The referendum on Crimea’s secession from Ukraine and on the subsequently planned accession to the Russian Federation has produced the expected results. An overwhelming majority has voted against Crimea remaining part of the state of Ukraine. Already one day after the referendum, the Supreme National Council of Crimea has declared the independence of Crimea and requested other states to recognize it as an independent sovereign state. And today Russia and Crimea signed an agreement on Crimea’s accession to the Russian Federation. Crimean and Russian authorities seek to justify their actions under international law, especially by reference to the International Court of Justice’s advisory opinion on Kosovo. In a statement of March 11, 2014, the Supreme Council of Crimea proclaimed that it is acting “with regard to the charter of the United Nations and a whole range of other international documents and taking into consideration the confirmation of the status of Kosovo by the United Nations International Court of Justice on July, 22, 2010, which says that unilateral declaration of independence by a part of the country doesn’t violate any international norms.” (link to press report) How do these claims hold under international law?
In evaluating the significance of the ICJ’s advisory opinion to Crimea it is important to highlight that the opinion only had a very limited scope. It did not answer the question whether Kosovo had a right to secession under international law, it did not address the question whether there is a general entitlement to secession; nor did it answer the question of the legal consequences of the declaration of independence or whether Kosovo has become an independent state. Rather, the opinion is limited to an analysis of the legality of the declaration itself (I.C.J. Reports 2010, para. 51, 56).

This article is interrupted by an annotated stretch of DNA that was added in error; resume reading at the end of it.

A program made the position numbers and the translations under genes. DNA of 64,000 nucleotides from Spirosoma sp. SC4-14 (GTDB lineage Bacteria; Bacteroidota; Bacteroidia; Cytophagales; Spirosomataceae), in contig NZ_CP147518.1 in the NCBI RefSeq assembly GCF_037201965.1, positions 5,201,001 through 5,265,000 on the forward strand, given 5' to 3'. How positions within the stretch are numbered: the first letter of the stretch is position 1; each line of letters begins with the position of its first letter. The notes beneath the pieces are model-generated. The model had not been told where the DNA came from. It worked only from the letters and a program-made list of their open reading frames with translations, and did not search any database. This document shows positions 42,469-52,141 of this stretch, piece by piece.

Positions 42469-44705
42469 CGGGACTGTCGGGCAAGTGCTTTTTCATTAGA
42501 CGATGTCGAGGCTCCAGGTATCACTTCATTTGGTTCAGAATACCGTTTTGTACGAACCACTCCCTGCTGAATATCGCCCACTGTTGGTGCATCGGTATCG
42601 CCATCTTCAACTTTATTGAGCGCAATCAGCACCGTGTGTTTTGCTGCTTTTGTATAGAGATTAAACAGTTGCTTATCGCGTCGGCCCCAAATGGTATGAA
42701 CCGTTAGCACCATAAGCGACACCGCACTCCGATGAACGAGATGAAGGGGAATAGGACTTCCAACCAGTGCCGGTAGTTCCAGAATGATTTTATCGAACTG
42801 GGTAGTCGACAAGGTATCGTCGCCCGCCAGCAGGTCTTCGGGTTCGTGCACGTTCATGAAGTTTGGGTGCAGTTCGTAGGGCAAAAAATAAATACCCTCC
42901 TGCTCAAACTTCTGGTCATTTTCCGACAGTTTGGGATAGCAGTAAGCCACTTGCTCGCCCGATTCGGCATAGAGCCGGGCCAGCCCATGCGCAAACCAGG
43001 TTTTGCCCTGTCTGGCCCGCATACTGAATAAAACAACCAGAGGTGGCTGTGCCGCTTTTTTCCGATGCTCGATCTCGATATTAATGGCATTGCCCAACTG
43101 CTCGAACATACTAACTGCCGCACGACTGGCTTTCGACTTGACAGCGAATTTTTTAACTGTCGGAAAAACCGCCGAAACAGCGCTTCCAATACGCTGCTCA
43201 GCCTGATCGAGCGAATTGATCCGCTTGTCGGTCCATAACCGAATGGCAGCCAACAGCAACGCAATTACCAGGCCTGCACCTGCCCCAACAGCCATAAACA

The Kosovo opinion relies on a brief review of norms of international law, which – as the ICJ concludes – do not generally prohibit unilateral declarations of independence. The principle of territorial integrity only applies in the relations between states, but not in regard to internal secessionist movements. However, the ICJ mentions a situation in which unilateral declarations of independence can nevertheless be in violation of international law, namely where they “were, or would have been, connected with the unlawful use of force or other egregious violations of norms of general international law, in particular those of a peremptory character (ius cogens)” (ibid. para. 81). The violation of international law then does not stem from the unilateral character of the declaration of independence, but from its reliance on the violation of a peremptory norm of international law.
In regard to Crimea, the declaration of independence would have been impossible without Russian troops backing up the steps towards secession. Only the fact that Ukrainian forces on Crimea have been locked in their posts and that the public infrastructure has been taken over by pro-Russian forces made it possible to hold the referendum on which the declaration of independence is based. It can therefore hardly be argued that the declaration would not rely on the use of force. According to the criteria elaborated in the ICJ’s advisory opinion, if that use of force was illegal, so was the declaration of independence.